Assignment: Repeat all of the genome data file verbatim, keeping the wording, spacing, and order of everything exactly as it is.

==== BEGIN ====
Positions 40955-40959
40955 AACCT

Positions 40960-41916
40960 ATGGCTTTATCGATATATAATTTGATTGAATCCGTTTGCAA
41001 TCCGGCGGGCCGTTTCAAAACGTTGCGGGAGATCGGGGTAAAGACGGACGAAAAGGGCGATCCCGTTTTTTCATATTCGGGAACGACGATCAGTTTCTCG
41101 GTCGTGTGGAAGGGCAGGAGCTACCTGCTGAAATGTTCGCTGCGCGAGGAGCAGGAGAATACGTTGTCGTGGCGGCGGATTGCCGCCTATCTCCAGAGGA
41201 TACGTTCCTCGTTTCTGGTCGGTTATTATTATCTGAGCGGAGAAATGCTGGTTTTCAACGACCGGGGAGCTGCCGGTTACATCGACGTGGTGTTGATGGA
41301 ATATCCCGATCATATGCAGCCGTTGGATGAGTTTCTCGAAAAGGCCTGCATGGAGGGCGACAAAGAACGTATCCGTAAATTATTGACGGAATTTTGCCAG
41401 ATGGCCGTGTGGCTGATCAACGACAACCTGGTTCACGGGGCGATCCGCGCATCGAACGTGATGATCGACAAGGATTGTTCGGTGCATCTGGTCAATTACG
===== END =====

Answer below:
Positions 40955-40959
40955 AACCT

Positions 40960-41916
40960 ATGGCTTTATCGATATATAATTTGATTGAATCCGTTTGCAA
41001 TCCGGCGGGCCGTTTCAAAACGTTGCGGGAGATCGGGGTAAAGACGGACGAAAAGGGCGATCCCGTTTTTTCATATTCGGGAACGACGATCAGTTTCTCG
41101 GTCGTGTGGAAGGGCAGGAGCTACCTGCTGAAATGTTCGCTGCGCGAGGAGCAGGAGAATACGTTGTCGTGGCGGCGGATTGCCGCCTATCTCCAGAGGA
41201 TACGTTCCTCGTTTCTGGTCGGTTATTATTATCTGAGCGGAGAAATGCTGGTTTTCAACGACCGGGGAGCTGCCGGTTACATCGACGTGGTGTTGATGGA
41301 ATATCCCGATCATATGCAGCCGTTGGATGAGTTTCTCGAAAAGGCCTGCATGGAGGGCGACAAAGAACGTATCCGTAAATTATTGACGGAATTTTGCCAG
41401 ATGGCCGTGTGGCTGATCAACGACAACCTGGTTCACGGGGCGATCCGCGCATCGAACGTGATGATCGACAAGGATTGTTCGGTGCATCTGGTCAATTACG